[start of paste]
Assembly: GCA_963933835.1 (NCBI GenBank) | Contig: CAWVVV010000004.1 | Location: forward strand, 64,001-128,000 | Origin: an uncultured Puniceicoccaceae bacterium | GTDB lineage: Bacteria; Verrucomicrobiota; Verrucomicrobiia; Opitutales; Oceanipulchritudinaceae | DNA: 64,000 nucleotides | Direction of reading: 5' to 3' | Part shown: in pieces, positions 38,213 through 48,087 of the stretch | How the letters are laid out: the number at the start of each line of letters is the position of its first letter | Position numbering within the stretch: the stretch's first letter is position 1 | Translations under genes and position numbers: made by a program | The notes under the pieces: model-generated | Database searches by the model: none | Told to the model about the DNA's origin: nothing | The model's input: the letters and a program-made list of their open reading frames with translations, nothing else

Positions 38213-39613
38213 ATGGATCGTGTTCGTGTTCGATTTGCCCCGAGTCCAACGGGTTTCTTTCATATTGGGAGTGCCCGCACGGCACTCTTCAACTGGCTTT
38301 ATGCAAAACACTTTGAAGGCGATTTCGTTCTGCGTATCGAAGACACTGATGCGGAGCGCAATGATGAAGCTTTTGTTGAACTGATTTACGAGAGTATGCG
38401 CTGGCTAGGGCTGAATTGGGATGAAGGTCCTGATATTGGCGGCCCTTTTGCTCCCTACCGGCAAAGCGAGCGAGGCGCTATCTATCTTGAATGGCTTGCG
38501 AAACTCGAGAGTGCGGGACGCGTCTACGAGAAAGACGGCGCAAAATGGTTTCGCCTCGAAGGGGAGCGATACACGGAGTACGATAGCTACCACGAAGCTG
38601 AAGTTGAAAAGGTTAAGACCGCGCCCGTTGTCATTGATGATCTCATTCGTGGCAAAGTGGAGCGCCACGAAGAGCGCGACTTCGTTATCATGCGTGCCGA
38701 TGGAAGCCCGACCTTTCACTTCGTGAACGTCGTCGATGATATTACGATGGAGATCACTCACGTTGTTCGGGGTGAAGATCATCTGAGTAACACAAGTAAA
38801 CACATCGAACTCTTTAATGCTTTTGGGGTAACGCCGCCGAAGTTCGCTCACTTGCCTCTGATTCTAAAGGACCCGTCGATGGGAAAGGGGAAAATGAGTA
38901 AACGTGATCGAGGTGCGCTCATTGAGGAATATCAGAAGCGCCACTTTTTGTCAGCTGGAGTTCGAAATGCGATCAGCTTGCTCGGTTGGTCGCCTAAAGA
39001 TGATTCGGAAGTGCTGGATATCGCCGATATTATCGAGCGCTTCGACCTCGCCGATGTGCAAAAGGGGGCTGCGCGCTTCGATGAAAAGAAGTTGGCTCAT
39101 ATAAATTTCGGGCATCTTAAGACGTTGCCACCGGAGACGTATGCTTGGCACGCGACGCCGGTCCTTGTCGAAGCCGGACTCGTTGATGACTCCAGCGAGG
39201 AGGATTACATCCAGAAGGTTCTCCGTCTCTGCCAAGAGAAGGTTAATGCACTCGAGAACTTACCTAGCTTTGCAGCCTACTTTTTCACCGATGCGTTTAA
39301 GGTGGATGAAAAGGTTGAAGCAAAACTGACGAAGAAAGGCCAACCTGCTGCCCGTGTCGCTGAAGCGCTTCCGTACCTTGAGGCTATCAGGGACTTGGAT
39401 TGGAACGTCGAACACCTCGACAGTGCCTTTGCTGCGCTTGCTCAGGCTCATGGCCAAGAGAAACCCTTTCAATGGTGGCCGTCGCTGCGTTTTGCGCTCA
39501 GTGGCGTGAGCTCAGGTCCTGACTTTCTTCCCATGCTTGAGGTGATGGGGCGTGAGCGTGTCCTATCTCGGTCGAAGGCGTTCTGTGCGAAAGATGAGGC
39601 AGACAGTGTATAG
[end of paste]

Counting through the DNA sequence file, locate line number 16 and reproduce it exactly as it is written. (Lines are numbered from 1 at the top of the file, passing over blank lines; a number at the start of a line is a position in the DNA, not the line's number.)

39501 GTGGCGTGAGCTCAGGTCCTGACTTTCTTCCCATGCTTGAGGTGATGGGGCGTGAGCGTGTCCTATCTCGGTCGAAGGCGTTCTGTGCGAAAGATGAGGC